Project Team members:
 


Fundamental understanding of electronic transitions in platinum group metals and alloys Hide

Fundamental understanding of electronic transitions in platinum group metals and alloys from high-pressure experiment and ab initio theory
  

Funder: German Research Foundation (DFG), Bonn
Grant number338621729
URLhttps://gepris.dfg.de/gepris/projekt/338621729?language=en
Subject Area:  Experimental Condensed Matter Physics
Term: since 2017

Project Description:

The behavior of matter at extreme conditions is fascinating. Compression gives rise to a qualitative modification of properties of matter, such as structural and magnetic phase transitions, transformation from ferromagnetism to superconductivity, forming new super-states of matter, and other phenomena. The ultimate goal of the project is to study the phase relations, structures, and thermoelastic properties of platinum group metals (PGMs) and their alloys at multimegabar pressure, 200 GPa and above, and variable temperatures by means of in situ powder and single crystal X-ray diffraction in externally and laser heated DACs (and dsDACs) combined with advanced theoretical simulations. We will establish regularities in the high-pressure behavior of PGMs and their alloys with focus on the detection of electronic transitions, including a novel pressure induced core-level crossing transition.

Project Team members:
 

Super-Earth's Mantle Forming Materials at Static Pressures over 500 GPa and High TemperaturesHide

Super-Earth's Mantle Forming Materials at Static Pressures over 500 GPa and High Temperatures

Subproject of FOR 2440: Matter Under Planetary Interior Conditions - High-Pressure, Planetary and Plasma Physics

Funder: German Research Foundation (DFG), Bonn
URL:https://gepris.dfg.de/gepris/projekt/329508115
Subject Area: Geochemistry, Mineralogy and Crystallography
Term: since 2017

Project Description:

Investigating the phase diagrams, chemical stability and equations of state of materials possibly forming interiors of extraterrestrial super-Earth type planets is essential to model their dynamics, evolution, and habitable potential. Bridgmanite (silicate perovskite, PV), post-perovskite (CaIrO3-type, PPV) silicate, possible products of the breakdown of the PPV phase, and ferropericlase (Mg,Fe)O, are considered to be key components of the mantle of super-Earths. We propose to study behavior of these minerals and materialsutilizing new developments in double-stage diamond anvil cell technique (dsDAC, generating static pressures in excess of 500 GPa) coupled with X-ray diffraction facilities (at PETRA III and the European XFEL). We expect to collect comprehensive mineral physics data on equations of state, phase transformations, phase relations, and structures of the major constituents of rocky and super-Earth planets.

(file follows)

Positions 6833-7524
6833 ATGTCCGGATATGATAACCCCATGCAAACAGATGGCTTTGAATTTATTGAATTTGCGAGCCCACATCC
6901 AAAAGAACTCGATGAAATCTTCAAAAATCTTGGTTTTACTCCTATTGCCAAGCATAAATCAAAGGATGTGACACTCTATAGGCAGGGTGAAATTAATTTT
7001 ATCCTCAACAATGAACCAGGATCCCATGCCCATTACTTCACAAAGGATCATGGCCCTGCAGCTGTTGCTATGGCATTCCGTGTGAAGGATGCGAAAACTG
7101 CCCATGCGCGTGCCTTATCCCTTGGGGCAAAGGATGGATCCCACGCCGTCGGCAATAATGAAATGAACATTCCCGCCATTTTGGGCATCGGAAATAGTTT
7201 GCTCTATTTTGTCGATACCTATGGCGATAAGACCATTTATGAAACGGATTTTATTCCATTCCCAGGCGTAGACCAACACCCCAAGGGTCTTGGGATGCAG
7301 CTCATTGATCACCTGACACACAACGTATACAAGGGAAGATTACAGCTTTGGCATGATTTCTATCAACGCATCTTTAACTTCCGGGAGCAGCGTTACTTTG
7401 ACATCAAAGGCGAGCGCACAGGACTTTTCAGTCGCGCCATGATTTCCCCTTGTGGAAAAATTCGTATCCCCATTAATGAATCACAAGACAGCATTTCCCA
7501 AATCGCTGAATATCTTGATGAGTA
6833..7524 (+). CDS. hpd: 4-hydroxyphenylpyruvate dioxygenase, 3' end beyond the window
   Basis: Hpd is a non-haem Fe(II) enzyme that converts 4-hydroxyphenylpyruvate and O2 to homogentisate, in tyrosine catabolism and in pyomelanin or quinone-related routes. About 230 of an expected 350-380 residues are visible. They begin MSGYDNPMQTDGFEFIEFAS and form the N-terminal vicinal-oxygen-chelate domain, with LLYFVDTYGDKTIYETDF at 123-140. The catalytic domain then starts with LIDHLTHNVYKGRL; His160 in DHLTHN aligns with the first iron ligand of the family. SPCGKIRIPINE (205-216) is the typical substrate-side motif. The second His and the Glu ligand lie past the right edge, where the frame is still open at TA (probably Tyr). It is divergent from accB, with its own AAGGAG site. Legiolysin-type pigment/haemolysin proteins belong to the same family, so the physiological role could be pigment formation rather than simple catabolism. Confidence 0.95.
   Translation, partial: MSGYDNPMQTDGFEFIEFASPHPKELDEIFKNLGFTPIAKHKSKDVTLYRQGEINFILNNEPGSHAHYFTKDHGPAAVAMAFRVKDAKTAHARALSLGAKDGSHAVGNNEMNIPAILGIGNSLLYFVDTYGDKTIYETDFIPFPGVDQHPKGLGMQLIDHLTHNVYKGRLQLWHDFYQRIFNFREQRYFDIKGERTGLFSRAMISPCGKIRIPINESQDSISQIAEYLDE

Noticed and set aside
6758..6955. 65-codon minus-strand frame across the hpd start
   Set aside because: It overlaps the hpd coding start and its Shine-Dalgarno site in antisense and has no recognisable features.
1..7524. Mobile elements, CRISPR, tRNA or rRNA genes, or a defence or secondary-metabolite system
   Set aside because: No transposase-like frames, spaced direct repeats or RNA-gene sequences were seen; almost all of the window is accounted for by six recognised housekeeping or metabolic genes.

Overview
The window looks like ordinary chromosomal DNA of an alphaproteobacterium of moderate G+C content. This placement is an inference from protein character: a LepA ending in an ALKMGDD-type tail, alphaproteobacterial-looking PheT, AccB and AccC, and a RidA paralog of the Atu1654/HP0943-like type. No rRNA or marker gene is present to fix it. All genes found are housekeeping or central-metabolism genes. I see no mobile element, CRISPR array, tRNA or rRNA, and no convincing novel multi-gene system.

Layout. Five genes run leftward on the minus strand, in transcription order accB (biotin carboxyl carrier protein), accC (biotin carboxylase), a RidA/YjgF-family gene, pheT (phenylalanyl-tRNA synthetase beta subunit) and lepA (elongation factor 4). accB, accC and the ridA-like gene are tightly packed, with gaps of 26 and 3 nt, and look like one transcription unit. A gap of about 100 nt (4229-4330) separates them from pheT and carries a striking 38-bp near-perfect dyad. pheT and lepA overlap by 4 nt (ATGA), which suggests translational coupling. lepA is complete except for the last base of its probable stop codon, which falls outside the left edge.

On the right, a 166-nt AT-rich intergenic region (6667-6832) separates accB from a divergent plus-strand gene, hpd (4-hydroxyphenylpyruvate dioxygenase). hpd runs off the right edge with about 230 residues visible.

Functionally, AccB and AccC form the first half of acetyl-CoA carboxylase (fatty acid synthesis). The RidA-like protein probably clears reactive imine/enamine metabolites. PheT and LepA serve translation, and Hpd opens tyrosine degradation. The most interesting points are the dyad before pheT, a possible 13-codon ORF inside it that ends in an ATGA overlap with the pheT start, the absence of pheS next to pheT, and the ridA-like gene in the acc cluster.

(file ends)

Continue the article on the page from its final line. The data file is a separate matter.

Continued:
Project Team members:

  • PI: Leonid Dubrovinsky
  • Co-PI: Natalia Dubrovinskaia
  • Hanns-Peter Liermann (DESY; Germany)
  • Saiana Khandarkhaeva
Chemical reactions between carbonates and the pyrolite mantle and the origin of ultra-deep diamondsHide

Chemical reactions between carbonates and the pyrolite mantle and the origin of ultra-deep diamonds

Subproject of FOR 2125 "Structures, properties and reactions of carbonates at high temperatures and pressures" , Phase 2

Funder: German Research Foundation (DFG), Bonn
Grant number242495784
URL:https://gepris.dfg.de/gepris/projekt/264051912
Subject Area: Geosciences
Term:
 since 2015, Phase 2.

Project Description:

Despite the number of studies performed at conditions of the Earth's mantle, very little (if something at all) is known about the carbon solubility and/or carbon-silicon substitution in major lower mantle silicates - bridgmanite (the most abundant mineral in the Earth) and CaSiO3 perovskite. Our and other groups investigations (in framework of the first funding period) of carbonate's behaviour at high pressures and temperatures reveal the formation of numerous compounds containing CO4-units. These works pointed out drastic changes in the crystal chemistry of carbonates above approximately 70 GPa and 2000 K. The novel observations on silica and carbon-bearing systems strongly suggest carbon may possibly be incorporated in Mg-, Fe-, Al-bearing or Ca-silicate perovskites, or even form silicate-carbonate phase(s) in the lowermost part of the lower mantle, and maybe in other regions of the Earth in its earlier stages of formation, when temperatures were higher. One of the major aims of this project is therefore the experimental investigation of possible carbon incorporation in (Mg,Fe)(Si,Al)O3 (bridgmanite) and CaSiO3 perovskite and/or the formation of complex compounds, containing both CO4 and SiO6 groups, at conditions of Earth's lower mantle. If carbon can really dissolve into silicate perovskites, it would have a major impact on our understanding of the deep carbon cycle, possible deep carbon reservoirs, and processes which may be capable of recycling a big amount of carbon deep inside the Earth.

Project Team members:

  • PI: Leonid Dubrovinsky
  • Co-PI: Natalia Dubrovinskaia
  • Iuliia Koemets
GRK 2156:  Deep Earth Volatile CyclesHide